The first thing you need to know about the live-action adaptation of The Lion King is that it is, in fact, an animated film. When you ride a Disney Parks roller coaster, they don’t call it a “Roller coaster.” They call it a “Roller coaster-type ride.” For that reason, I call this a “Live-action-type film.” That’s what it is.

All of the essential and memorable moments from the 1994 animated classic are carried over with a few alterations, so anyone who’s seen the original film already knows all of the plot points and the whole experience feels comfortably familiar. But that doesn’t mean it’s not worth seeing. Make no mistake, The Lion King is one of the can’t miss movie-going experiences of 2019. The king has returned.

For all of its sameness, Jon Favreau has quite a few surprises up his sleeve. His adaptation of The Lion King doesn’t take the same level of risks as The Jungle Book, but he has made sure the film isn’t a line-for-line or shot-for-shot remake, which is what I had feared. These are the spoilers that you don’t want ruined for you before seeing the film and it’s part of the thrill of going to the theater, so I’ll stop talking about them now.

All of the performances are a collaboration between a team of animators and the big name voice talent cast in this film. James Earl Jones reprises his role as Mufasa and found a way to add a new emotional layer to his character. Simba is played by JD McCrary as a cub and Donald Glover as an adult. Glover’s mix of youthful enthusiasm and vocal timber help create a powerful performance for Simba.

The biggest laughs come from the three comedian actors, John Oliver (Zazu), Seth Rogen (Pumbaa), and Billy “On the Street” Eichner (Timon). They each find ways to make their characters stand out from the memorable performances by the original voice actors. Timon and Pumbaa, once again, grab every scene they’re in and run away with them in the best way.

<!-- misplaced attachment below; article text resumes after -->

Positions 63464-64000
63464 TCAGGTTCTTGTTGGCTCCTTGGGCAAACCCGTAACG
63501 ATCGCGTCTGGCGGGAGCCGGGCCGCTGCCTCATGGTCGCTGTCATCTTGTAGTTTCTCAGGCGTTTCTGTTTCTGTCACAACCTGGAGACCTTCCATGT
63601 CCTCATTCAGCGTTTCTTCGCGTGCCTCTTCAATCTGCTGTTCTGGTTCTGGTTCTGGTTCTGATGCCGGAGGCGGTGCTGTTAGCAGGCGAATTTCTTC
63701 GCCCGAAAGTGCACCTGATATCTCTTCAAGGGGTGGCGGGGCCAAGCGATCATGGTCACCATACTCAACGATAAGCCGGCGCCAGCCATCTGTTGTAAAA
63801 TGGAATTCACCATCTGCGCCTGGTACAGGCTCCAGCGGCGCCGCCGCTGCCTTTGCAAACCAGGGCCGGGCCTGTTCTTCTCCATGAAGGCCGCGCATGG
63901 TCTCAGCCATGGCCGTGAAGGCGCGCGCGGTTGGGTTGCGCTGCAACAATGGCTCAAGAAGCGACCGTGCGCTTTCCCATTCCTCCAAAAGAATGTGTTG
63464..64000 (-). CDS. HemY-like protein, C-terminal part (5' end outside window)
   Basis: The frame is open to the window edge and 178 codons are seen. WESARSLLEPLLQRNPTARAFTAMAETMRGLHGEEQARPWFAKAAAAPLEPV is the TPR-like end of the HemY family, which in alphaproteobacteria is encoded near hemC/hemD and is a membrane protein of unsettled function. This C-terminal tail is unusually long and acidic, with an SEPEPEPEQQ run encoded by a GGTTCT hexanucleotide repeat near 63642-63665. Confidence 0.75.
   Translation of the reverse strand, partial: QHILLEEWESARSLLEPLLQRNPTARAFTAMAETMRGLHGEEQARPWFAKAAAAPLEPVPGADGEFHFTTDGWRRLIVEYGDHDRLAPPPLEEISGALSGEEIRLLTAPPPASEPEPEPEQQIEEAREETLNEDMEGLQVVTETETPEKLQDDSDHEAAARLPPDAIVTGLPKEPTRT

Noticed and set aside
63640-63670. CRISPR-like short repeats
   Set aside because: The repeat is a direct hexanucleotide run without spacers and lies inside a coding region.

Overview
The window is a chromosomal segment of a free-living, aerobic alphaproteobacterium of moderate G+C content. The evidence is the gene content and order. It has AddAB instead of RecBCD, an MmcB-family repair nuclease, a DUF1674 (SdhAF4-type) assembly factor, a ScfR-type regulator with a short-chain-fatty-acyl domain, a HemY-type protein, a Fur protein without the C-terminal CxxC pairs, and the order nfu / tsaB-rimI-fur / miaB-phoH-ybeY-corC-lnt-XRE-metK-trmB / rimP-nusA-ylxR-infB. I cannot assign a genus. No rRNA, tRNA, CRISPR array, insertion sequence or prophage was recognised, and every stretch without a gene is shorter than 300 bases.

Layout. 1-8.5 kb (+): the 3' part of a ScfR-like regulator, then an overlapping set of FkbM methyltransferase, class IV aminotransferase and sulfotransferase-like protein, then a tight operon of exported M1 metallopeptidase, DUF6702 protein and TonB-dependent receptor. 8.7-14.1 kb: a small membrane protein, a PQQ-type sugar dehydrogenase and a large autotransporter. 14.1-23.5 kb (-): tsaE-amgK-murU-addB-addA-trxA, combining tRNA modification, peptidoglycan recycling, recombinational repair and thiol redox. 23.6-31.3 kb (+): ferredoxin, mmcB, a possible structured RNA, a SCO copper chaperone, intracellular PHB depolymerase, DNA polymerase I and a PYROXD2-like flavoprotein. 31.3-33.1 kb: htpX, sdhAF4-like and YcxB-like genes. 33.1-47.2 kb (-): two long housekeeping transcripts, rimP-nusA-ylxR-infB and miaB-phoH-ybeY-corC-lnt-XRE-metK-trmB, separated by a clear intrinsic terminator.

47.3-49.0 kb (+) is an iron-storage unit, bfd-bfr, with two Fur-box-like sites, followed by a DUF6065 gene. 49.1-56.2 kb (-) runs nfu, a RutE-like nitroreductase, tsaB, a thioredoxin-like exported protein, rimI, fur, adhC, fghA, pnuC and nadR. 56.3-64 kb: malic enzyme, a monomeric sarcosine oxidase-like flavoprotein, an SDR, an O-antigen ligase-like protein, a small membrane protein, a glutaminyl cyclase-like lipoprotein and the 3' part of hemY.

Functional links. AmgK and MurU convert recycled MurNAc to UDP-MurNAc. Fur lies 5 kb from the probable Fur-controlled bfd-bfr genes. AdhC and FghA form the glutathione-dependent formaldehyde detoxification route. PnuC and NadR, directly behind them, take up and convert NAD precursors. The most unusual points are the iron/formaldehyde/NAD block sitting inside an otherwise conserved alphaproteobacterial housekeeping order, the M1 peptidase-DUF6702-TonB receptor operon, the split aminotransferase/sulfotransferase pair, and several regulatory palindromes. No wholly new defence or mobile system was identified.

Chiwetel Ejiofor’s take on Scar is more sophisticated and refined, but also more sinister. Young kids are likely to be scared of him and the hyenas, who are less comical in this version. “Be Prepared” is the only song with major modifications, receiving new lyrics and performed more like spoken dialogue, but it works really well and becomes one of many highlights in the picture.

The rest of the music receives minor tweaks, but mostly stays faithful to the original. Music Producer Pharrell Williams could’ve botched the job by changing it too much, but I love all of the arrangement tweaks he made, particularly on “I Just Can’t Wait to be King” and “Hakuna Matata.” The only thing I wish had been handled with a little more care is “Can You Feel the Love Tonight,” which basically becomes a Beyoncé pop duet that takes you out of the film for a minute. There are also three end credit songs, including a new one by Elton John and Swahili remakes by Lebo M. Stay for the music, but don’t hang out for any post-credit scenes as there aren’t any.

This “Live-action-type” animated film is shot like a live-action film, which is how it became 2-hours long in the translation. It’s not that there’s a lot of new dialogue, but establishing shots take their time, creating more build up. Emotional moments linger, letting you feel the story more than the original was able to. And the big lion battle at the end is drawn out, becoming an action packed epic. Because everything looks so real, you also feel the emotions more.

I have nothing but positive things to say about this version of “The Lion King.” While I don’t think it’s better than the animated classic, it is a nice way to revisit the story and experience a slightly different take on it. You’ll laugh, you’ll cry, and you’ll have a great time at the movies. Hakuna Matata!

I give “The Lion King” 5 out of 5 baby animals at the watering hole.